Again—Suppose two neighbouring nations, which had not had intercourse with each other, and that one of them opens its ports and territories for the purpose of commerce to the Citizens of the other, proclaiming free and safe ingress and egress—suppose afterwards a war to break out between the two nations and the one, which had granted that permission to seize and convert to its own use the goods and credits of the Merchants of the other within its dominion. What sentence would Natural Reason, unwarped by particular dogmas, pronounce on such conduct? If we abstract ourselves from extraneous impressions, and consult a genuine moral feeling, we shall not doubt that the sentence would inflict all the opprobrium and infamy of violated faith?
Nor can we distinguish either case in principle from that which constantly takes place between nations that permit a commercial intercourse with each other whether with or without national compact. They equally grant a right to bring into and carry out of their territories the property which is the subject of the intercourse, a right of free and secure ingress and egress, and in doing this they make their territories a sanctuary or asylum which ought to be inviolable, and which the spirit of plunder only could have ever violated.
There is no parity between the case of the persons and goods of enemies found in our own country, and that of the persons and goods of enemies found elsewhere. In the former, there is a reliance upon our hospitality and justice, there is an express or an implied safe conduct, the individuals and their property are in the custody of our faith, they have no power to resist our will—they can lawfully make no defence against our violence—they are deemed to owe a temporary allegiance, and for endeavouring resistance would be punished as criminals; ⟨a cha⟩racter inconsistent with that of [an] enemy. To make them a prey is therefore to infringe every rule of generosity and equity—it is to add cowardice to treachery. In the latter case, there is no confidence whatever reposed in us—no claim upon our hospitality, justice, or good faith—there is the simple character of enemy, with intire liberty to oppose force to force. The right of war consequently to attack and seize whether to obtain indemnification for an injury received—to disable our enemy from doing us further harm—to force him to reasonable terms of accommodation—or to repress an overbearing ambition—exists in full vigour—unrestrained and unqualfieid by any trust or duty on our part. In pursuing it though we may inflict hardships, we do not commit injustice.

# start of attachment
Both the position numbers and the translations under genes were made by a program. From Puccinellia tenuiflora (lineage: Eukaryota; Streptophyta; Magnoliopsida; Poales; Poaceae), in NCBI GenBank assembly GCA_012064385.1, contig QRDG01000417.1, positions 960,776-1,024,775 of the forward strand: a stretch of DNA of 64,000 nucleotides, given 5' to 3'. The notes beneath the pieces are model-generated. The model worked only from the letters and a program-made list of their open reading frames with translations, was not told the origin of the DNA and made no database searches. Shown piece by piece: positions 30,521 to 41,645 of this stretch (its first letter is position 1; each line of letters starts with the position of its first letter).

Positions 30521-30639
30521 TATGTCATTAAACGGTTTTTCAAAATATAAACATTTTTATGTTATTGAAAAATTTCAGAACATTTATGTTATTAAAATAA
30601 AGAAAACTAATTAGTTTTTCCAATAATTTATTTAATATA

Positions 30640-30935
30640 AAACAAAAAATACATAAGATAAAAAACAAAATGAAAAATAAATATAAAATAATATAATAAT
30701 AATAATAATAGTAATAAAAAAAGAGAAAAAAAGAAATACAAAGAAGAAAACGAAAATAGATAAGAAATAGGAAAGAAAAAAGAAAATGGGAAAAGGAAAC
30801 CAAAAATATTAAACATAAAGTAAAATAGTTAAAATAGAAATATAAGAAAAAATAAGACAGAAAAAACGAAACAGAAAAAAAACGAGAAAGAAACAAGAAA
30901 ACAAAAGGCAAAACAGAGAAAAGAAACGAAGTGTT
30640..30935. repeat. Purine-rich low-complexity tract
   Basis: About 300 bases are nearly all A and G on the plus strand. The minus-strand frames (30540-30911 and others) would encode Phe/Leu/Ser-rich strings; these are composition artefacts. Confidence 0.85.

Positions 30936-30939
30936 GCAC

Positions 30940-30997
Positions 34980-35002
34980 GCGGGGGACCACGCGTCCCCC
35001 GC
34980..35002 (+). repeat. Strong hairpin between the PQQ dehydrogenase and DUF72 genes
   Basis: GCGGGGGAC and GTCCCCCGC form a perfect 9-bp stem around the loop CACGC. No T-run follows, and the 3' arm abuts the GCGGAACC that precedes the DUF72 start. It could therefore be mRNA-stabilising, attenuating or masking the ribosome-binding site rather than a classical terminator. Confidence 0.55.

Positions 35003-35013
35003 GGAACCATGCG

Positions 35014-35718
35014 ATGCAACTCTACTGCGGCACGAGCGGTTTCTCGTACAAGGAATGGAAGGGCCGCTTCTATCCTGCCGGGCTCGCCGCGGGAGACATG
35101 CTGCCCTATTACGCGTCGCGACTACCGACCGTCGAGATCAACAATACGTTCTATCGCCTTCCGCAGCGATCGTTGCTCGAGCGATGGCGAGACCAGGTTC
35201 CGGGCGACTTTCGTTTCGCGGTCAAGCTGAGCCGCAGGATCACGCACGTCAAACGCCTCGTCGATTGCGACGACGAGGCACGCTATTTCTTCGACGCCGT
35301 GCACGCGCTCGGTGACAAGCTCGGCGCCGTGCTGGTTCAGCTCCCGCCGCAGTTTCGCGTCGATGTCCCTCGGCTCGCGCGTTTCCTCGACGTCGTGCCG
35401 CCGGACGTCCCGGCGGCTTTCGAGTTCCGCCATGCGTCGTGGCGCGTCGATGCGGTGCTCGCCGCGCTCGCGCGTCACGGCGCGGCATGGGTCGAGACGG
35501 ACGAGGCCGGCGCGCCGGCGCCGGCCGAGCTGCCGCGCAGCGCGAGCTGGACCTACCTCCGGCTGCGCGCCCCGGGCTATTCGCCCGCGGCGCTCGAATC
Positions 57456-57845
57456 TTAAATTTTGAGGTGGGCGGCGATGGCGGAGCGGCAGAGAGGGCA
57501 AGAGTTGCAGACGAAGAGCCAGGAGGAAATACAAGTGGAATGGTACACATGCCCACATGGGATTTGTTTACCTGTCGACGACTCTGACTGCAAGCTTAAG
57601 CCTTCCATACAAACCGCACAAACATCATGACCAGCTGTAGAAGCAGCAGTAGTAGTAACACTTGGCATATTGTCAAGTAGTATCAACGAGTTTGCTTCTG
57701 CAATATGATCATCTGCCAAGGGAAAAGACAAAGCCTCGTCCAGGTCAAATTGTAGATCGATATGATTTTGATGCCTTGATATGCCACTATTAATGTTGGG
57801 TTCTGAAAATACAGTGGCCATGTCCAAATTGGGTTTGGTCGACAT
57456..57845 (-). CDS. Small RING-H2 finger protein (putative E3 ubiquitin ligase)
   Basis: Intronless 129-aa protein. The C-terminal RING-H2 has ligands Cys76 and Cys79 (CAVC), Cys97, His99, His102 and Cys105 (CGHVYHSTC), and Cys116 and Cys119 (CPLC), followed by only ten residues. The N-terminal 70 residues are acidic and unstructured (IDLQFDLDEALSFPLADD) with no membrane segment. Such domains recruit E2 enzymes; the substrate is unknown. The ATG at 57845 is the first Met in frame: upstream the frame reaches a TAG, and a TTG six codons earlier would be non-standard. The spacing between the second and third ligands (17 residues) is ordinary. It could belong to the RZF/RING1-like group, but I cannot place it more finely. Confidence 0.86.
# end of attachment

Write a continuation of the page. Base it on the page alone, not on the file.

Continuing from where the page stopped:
Moreover: the property of the foreigner within our country may be regarded as having paid a valuable consideration for its protection and exemption from forfieture. That which is brought in commonly enriches the Revenue by a duty of entry. All that is within our territory, whether acquired there or brought there, is liable to contributions to the Treasury in common with other similar property. Does there not result an obligation to protect that which contributes to the expence of its protection? Will Justice sanction, upon the breaking out of a War, the confiscation of a property, which during peace serves to augment the resources and nourish the prosperity of a State?
The principle of the proposition gives an equal right to subject the person as the property of the foreigner to the rigours of War. But What would be thought of a Government which should seize all the subjects of its enemy found within its territory and commit them to durance as prisoners of War? Would not all agree that it had violated an asylum which ought to have been sacred, that it had trampled upon the laws of hospitality and civilization that it had disgraced itself by an act of cruelty and barbarism? * Why would it not be equally reprehensible to violate the asylum which had been given to the property of those foreigners?
Reason left to its own lights would answer all these questions in one way, and would severely condemn the molestation on account of a national Contest as well of the property as person of a foreigner found in our country, under the permission and guarantee of the laws of previous amity.
The case of property in the public funds is still stronger than that of private debts.4 To all the sanctions which apply to the latter it adds that of an express pledge of the public faith to the foreign holder of Stock. The constituting of a public debt or fund, transferrable without limitation or distinction, amounts to a promise to all the world, that whoever, foreigner or citizen, may acquire a title to it, shall enjoy the benefit of what is stipulated. Every transferree becomes by the act of transfer the immediate proprietor of the promise. It enures directly to his use, and the foreign promisee no more than the native can be deprived of that benefit, except in consequence of some act of his own, without the infraction of a positive engagement.